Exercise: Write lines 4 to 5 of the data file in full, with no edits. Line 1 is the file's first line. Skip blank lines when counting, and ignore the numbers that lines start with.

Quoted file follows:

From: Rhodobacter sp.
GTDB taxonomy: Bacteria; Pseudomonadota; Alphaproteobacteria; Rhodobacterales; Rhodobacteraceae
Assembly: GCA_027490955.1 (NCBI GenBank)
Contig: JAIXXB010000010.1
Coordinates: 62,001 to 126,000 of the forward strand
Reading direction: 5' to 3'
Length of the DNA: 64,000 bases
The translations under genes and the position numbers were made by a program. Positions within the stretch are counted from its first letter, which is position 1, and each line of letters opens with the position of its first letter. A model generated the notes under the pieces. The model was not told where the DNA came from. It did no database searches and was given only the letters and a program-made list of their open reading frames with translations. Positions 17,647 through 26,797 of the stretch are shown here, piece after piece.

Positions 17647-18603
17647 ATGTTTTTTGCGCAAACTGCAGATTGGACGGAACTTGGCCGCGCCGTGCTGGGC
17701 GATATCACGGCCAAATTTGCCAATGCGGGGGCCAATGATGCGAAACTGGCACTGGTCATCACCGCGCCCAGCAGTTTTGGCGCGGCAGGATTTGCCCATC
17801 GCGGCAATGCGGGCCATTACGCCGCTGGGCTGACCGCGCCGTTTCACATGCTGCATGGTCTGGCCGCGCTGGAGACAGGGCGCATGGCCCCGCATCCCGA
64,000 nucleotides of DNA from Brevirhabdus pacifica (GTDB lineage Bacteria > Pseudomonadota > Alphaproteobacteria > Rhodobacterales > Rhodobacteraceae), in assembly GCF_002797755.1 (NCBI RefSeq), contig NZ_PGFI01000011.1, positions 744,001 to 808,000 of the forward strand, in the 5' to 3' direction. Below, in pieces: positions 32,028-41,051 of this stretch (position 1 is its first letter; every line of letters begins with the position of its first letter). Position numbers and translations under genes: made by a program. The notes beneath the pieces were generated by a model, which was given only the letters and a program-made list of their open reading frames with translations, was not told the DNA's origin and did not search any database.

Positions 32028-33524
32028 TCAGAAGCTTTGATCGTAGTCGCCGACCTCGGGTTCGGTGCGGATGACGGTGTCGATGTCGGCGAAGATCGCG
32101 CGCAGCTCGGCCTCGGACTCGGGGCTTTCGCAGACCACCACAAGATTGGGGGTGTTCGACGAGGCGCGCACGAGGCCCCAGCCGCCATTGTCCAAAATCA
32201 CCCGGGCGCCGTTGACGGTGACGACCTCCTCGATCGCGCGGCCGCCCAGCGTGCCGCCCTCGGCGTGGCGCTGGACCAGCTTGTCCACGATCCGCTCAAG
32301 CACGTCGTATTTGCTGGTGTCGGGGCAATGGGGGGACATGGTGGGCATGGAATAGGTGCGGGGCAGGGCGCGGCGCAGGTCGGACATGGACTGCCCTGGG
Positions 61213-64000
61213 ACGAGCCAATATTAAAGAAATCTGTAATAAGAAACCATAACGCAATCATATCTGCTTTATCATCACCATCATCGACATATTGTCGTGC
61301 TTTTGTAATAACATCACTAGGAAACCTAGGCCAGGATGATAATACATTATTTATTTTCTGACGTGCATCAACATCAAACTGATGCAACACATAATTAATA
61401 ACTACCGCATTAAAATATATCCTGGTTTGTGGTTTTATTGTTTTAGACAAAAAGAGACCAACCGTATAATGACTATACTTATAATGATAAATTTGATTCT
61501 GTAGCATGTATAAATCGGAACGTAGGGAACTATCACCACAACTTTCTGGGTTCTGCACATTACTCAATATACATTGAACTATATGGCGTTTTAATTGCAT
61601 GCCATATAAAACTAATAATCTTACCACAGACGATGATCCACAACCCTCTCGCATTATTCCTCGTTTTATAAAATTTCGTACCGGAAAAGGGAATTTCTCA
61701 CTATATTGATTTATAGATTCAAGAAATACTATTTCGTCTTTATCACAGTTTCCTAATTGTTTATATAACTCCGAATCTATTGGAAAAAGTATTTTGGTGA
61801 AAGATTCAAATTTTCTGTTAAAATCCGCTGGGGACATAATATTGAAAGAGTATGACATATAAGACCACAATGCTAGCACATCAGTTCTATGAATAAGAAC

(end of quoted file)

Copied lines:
Contig: JAIXXB010000010.1
Coordinates: 62,001 to 126,000 of the forward strand